Skyports Drone Services and Equinor launch North Sea delivery trial


Skyports Drone Services is trialling oil rig drone deliveries in the North Sea with Norwegian energy firm, Equinor. 

The two-month flight programme, launched earlier this month, marks the first time that on-demand drone services offshore have been piloted from shore. Using Swoop Aero’s highly-automated cargo drone, which flies distances of up to 114km, the trial sees cargo deliveries between Equinor’s processing centre site in Mongstad on Norway’s west coast and three installations in the Gullfaks oil field in the North Sea.

Skyports Drone Services has already operated dozens of flights for the project and is scheduled to operate hundreds more throughout the trial, carrying anything from spare parts and equipment to care packages. Early project results have been positive and Skyports said “highlight the ease with which deliveries could be extended” to include additional installations. 

Alex Brown, director of Skyports Drone Services, said: “This project with Equinor proves that drone delivery can offer a safer, cost-effective, more sustainable alternative to conventional transport methods in offshore environments. The offshore energy sector is perfectly placed to benefit from drone deliveries due to the inherent time sensitive nature of working offshore, as well as the extreme remoteness and ruggedness of operations. We are currently exploring how we can expand this groundbreaking work into adjacent sectors such as offshore wind and ship resupply.”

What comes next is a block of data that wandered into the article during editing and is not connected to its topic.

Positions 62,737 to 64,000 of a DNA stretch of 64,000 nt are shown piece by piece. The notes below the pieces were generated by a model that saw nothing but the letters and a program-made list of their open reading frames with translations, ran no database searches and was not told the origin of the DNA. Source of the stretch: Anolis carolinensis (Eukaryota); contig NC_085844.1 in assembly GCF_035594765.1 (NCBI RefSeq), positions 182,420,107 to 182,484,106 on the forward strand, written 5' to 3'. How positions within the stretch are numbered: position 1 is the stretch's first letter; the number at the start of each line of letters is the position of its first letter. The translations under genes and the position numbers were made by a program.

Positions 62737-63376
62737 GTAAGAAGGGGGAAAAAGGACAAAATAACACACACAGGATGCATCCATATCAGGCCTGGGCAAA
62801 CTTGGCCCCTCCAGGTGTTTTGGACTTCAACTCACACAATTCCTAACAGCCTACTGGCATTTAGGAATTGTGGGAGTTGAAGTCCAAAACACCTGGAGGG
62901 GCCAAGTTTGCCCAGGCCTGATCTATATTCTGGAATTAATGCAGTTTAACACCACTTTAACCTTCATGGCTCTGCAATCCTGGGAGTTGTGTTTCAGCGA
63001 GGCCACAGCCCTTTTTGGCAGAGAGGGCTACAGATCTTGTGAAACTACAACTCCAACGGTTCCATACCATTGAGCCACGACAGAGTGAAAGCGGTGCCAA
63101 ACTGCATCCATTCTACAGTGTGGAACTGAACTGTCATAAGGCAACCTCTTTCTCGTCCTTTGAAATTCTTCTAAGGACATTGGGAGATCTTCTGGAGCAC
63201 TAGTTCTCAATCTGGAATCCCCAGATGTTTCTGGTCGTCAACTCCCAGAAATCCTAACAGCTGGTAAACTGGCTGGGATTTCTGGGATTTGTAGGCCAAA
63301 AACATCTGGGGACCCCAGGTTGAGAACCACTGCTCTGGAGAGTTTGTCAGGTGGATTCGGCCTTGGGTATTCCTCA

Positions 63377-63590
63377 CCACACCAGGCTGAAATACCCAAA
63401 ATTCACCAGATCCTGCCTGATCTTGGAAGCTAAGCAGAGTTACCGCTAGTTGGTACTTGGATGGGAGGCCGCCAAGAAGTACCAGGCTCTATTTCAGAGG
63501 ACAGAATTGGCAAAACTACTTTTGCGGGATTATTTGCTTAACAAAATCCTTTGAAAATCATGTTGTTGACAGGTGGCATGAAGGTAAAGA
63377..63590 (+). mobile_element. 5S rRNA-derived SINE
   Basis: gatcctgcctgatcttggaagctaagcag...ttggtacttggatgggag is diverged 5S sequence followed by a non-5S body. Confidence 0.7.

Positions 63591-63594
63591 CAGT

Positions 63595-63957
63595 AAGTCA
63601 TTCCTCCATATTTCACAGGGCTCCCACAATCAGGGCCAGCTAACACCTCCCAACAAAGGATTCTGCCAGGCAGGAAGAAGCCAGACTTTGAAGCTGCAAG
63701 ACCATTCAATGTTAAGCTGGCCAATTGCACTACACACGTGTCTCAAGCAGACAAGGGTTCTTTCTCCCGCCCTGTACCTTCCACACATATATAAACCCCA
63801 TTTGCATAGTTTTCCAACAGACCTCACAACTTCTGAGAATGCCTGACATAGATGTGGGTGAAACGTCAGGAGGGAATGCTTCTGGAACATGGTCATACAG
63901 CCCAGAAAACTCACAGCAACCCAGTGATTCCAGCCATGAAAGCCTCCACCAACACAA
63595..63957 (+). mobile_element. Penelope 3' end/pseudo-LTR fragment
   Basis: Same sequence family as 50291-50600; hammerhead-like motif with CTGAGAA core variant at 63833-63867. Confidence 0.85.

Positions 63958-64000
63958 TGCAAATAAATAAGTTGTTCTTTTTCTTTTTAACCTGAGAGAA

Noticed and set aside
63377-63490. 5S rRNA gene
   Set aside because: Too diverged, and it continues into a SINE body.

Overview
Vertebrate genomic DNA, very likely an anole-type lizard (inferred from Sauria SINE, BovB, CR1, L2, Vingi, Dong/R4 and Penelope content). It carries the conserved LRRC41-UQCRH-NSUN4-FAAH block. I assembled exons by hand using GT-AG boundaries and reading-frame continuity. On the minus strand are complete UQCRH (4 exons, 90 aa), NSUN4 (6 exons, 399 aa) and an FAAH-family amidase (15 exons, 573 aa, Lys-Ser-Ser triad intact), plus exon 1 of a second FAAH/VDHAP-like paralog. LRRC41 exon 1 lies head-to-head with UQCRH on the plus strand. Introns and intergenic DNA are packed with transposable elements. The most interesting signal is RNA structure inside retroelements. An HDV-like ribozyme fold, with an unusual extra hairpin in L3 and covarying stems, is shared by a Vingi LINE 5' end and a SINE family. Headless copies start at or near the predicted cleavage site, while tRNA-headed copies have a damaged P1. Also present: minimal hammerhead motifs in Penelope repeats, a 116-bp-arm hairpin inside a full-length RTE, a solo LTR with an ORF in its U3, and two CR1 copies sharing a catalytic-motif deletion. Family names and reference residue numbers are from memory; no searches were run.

A key focus of the trial is seeing how it can be scaled with minimal human intervention. The aircraft are remotely piloted by a small Skyports team from Equinor’s ROC in Bergen. The aircraft fly automatically with remote pilots overseeing the duration of the operations. Equinor staff located on the installations have been trained to load and unload cargo, switch and charge batteries and have completed installation side activities for all flights conducted to date. 

Skyports Drone Services has worked with Avinor and the Civil Aviation Authority of Norway to secure flight permissions.